[00:09:28] And so that's why I wanted to put together an episode really on anger. And I found this article called Seven Myths About Anger and Why They're Wrong by Amy Morrin. She's a licensed clinical social worker and she's author of the book Thirteen Things that Mentally Strong People Don't Do. So let's hit each one of these seven myths and then I want to throw some commentary out. So the first myth that Amy talks about is that anger is a negative emotion. She says it's not bad to feel angry. Anger is a normal, healthy emotion. And in fact, a lot of really good things can stem from anger and angry feelings can lead to positive change. Yeah, she talks about many social injustices, have called for people who became angry. What if Martin Luther King Jr. had never felt angry as
[00:10:12] an example, so anger, I want to look at that as a negative emotion, anger is just that. It's an emotion. So I find that a lot of people and this is where I will probably have a recurring theme today when people say, I know I shouldn't get angry. And again, I will say every day of the week that no one likes to be should on, not even our own brain. So when we tell ourselves what's wrong with me or I know I shouldn't be angry, I like to reframe it. I'm doing it right now as I'm holding my hand up in the air as if I am holding some something to show someone else. And that is your your thought or your feeling. So instead of saying I, I know I shouldn't feel this way, I love reframing things to say, check it out. I'm feeling angry, because when you look at feelings that way or emotions that way, when it's more of a oh, check it out, I'm getting I'm getting charged right now or man, check out the sadness I'm feeling, then you can kind of step back and take a look at that emotion and really take a look at it from all angles. And you can see. All right, what's leading to this emotion, what's leading to this anger? And it has taken me however many minutes this is into this episode to reference my very favorite therapeutic modality, acceptance and commitment therapy, which we will again refer to from this moment forward in this podcast as ACT and Act talks about you have those feelings and emotions because you are a human being and because you are the only version of you that has ever walked the face of the earth.
[00:11:32] So if you are angry in a situation, it's not that anything is wrong with you. There's no I know I shouldn't feel angry or what's wrong with me for feeling angry. It's a I'm a human. I've experienced life up to this point in a certain way that no one else has. So check out this anger. I'm feeling angry. I'm noticing that I'm feeling angry, and an act there's some really neat techniques to be able to take a step back. So instead of I'm angry, it's I'm feeling angry. I notice I'm feeling angry. I notice I'm feeling angry because I'm feeling what a lack of control in this situation or I'm feeling unheard or I'm feeling like this is the only way that anyone will listen to me. So when you really look at that, anger is not a negative emotion, but anger is an emotion, then it's a little bit easier to kind of step back and say, check out this anger.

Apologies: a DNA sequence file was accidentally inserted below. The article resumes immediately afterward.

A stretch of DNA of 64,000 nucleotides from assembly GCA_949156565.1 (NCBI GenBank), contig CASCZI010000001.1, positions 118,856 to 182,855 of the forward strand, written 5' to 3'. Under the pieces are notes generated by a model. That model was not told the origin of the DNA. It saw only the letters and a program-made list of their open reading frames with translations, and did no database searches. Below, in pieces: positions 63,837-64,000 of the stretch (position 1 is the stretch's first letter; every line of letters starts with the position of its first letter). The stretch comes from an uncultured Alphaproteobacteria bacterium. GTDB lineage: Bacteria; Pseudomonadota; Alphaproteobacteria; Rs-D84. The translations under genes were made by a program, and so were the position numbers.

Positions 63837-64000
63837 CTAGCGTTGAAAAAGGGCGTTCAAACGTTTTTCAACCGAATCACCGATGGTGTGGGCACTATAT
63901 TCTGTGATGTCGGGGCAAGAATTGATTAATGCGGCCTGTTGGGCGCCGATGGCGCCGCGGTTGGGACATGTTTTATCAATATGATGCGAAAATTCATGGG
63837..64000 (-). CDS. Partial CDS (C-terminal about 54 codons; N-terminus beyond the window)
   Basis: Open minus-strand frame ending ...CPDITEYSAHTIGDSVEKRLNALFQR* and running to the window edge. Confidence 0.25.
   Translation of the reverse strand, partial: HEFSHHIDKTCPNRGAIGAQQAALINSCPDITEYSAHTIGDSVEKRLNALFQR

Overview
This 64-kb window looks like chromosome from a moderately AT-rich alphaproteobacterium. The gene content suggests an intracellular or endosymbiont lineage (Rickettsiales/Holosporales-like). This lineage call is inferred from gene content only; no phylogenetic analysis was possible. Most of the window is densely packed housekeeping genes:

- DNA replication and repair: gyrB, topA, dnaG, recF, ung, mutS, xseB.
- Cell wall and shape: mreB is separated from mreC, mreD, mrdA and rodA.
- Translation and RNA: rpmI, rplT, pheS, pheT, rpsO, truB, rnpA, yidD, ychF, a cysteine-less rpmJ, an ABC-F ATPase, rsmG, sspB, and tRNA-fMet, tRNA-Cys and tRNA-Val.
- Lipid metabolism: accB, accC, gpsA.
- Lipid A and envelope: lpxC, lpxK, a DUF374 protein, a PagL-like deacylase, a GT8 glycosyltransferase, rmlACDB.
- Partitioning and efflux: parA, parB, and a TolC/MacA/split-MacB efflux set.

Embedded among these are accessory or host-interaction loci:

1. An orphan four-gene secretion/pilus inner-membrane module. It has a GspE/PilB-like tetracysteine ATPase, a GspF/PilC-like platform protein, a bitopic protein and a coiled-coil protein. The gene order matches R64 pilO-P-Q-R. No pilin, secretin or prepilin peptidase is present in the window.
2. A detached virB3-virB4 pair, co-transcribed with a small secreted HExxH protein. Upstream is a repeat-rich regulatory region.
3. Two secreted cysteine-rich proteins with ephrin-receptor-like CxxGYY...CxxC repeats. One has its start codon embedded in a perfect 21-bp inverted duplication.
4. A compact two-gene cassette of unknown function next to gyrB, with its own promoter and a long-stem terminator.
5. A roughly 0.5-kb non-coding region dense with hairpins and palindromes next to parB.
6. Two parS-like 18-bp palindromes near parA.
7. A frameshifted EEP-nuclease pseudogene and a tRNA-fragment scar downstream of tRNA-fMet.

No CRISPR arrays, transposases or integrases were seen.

[00:12:19] So that's one of the first myths that I think I would that I love that we're debunking. Or one of the first myths about anger that we're discussing is that anger is not a negative emotion. Anger is an emotion. And so it's not bad to feel angry, but it is the first step in trying to realize why am I feeling angry right now? You know, let's let's kind of look at all the data. And that's one of the first steps to being able to learn to change your relationship with anger or have a different reaction when something that has previously caused you to feel anger happens like take the example I give at the beginning of this episode, a person cutting me off in traffic. I used to feel very, very angry. Now I realize, OK, the person cut me off in traffic. It's not that they think that I am a horrible person. It's not that they purposely saw our car and said, I know what I'll do, I'll cut that person off. And that what really ticked them off because I don't like that person. There was none of that. I mean, I can only imagine or they could only dream if I was that special that I had that kind of control over the universe.
[00:13:18] But I don't I'm driving. They cut me off. That's interesting. Was it scary? Yeah, my my body thought it was because the adrenaline came rushing in about 30 seconds after I noticed the event because I'm human. And would it have benefited me to go chase that person down and give them the what for teach them a good lesson? I don't believe so. But being able to change my relationship with that anger and being able to be fully present, we were able to work through that within seconds. There wasn't really anything to work through. It was more of a noticing things. And when you really look at the concept of emotions in general, we have them all the time. We have several tons of emotions even in every given minute. So at that moment, I chose to not engage in that emotion. And this is one of those fun things I love where I know I've done episodes where I kind of take on a little bit of that, hey, just choose to be happy in the morning and you will I feel like that is a great start, that I'm going to make the choice to be happy. I'm going to focus on happy things. I'm going to set myself up with with some good old happiness, confirmation bias.